influenced by the economic theory of John M. Keynes (1883-1946); in particular, Keynes' book *The General Theory of Employment, Interest, and Money* (1936). The main point of Keynes' general theory (GT) was that market economies are not usually self-correcting, and occasionally require some sovereign intervention to prevent inflation or depression.
One of the policy prescriptions of the GT for curing recessions was to lower interest rates; another, more potent tool, was to deliberately run a fiscal deficit as a strategy for increasing aggregate demand. The GT was too late to have much of an impact on the Great Depression, but it did have a major impact on the economic policies of the Western Democracies from 1946 to the present.
During the period 1979 to 2001, Keynesianism was supposedly discredited, but national governments continued to use stimulus packages and monetary policy to resolve recessions. The policy has evolved, but remains the cornerstone of actually existing government behavior.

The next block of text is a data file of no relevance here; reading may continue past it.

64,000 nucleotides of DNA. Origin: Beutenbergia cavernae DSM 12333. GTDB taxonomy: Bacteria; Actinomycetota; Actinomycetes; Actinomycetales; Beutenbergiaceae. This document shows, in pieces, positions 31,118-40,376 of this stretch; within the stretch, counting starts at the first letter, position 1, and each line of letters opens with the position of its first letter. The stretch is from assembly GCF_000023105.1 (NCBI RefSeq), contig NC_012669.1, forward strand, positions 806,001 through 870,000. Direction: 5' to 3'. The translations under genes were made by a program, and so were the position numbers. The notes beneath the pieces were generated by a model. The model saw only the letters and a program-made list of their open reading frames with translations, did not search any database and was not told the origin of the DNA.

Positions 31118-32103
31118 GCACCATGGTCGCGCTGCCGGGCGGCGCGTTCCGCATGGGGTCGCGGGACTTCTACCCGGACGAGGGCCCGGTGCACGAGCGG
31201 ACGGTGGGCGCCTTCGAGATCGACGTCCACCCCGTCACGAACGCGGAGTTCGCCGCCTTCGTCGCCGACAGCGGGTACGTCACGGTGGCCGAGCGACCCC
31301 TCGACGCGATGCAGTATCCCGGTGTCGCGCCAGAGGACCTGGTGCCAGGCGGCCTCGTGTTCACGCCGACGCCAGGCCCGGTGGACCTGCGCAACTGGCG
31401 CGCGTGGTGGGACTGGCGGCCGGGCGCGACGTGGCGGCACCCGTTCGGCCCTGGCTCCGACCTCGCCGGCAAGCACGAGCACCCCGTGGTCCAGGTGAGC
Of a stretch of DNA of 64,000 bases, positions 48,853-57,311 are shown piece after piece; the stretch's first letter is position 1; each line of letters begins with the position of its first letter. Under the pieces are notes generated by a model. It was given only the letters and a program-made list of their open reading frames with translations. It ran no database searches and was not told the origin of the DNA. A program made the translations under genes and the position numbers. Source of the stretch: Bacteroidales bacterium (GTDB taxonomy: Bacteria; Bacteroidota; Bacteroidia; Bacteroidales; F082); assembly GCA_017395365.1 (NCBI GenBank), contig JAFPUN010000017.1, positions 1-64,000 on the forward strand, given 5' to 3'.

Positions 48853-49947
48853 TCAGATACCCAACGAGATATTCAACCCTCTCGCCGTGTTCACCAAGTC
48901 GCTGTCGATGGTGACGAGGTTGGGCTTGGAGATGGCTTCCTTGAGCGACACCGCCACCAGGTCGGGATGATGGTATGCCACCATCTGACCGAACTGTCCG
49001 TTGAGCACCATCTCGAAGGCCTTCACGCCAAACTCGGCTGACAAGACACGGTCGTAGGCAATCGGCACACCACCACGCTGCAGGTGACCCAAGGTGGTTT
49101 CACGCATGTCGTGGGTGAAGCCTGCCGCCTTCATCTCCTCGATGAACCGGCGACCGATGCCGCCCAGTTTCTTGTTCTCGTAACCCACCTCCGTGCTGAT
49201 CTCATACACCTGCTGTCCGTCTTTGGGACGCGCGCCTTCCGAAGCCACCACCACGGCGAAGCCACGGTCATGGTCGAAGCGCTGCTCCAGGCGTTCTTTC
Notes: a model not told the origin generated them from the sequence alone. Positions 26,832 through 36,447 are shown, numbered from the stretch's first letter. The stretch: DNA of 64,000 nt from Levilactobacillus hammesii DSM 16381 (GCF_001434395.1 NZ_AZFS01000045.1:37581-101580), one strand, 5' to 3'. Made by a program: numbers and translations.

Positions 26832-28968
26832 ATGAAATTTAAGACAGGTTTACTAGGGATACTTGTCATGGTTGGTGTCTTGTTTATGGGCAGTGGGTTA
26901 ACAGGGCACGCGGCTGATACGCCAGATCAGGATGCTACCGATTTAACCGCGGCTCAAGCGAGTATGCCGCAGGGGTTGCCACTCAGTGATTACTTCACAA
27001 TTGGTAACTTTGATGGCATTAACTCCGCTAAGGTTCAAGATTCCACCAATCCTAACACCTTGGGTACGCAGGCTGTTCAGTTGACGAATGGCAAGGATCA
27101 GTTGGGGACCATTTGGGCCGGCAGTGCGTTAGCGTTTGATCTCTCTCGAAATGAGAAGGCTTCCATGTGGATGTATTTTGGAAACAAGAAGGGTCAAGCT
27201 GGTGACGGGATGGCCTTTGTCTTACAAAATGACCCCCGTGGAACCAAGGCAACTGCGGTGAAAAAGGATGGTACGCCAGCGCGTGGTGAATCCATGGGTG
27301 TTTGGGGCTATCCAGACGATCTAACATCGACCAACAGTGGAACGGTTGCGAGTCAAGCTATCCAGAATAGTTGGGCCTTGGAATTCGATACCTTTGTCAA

Attacks on Keynesianism: the most famous adversary of the GT was Friedrich von Hayek (1899-1992) of the London School of Economics, who insisted that an authentically free market would be self-correcting if it were only allowed to. Hayek's objections were ideological, but other economists such as John Muth argued that the GT expected people to make irrational, or unreasonable errors.
During the late 1970's, Keynesianism was eclipsed by the Rational Expectations Hypothesis; but REH failed to develop satisfactory policy proposals, while Neo-Keynesian economics evolved to address many of the original REH criticisms.
The treasury secretary wanted to respond to the inflationary spiral with a Keynesian strategy of tax increases, spending cuts, and interest rate hikes.
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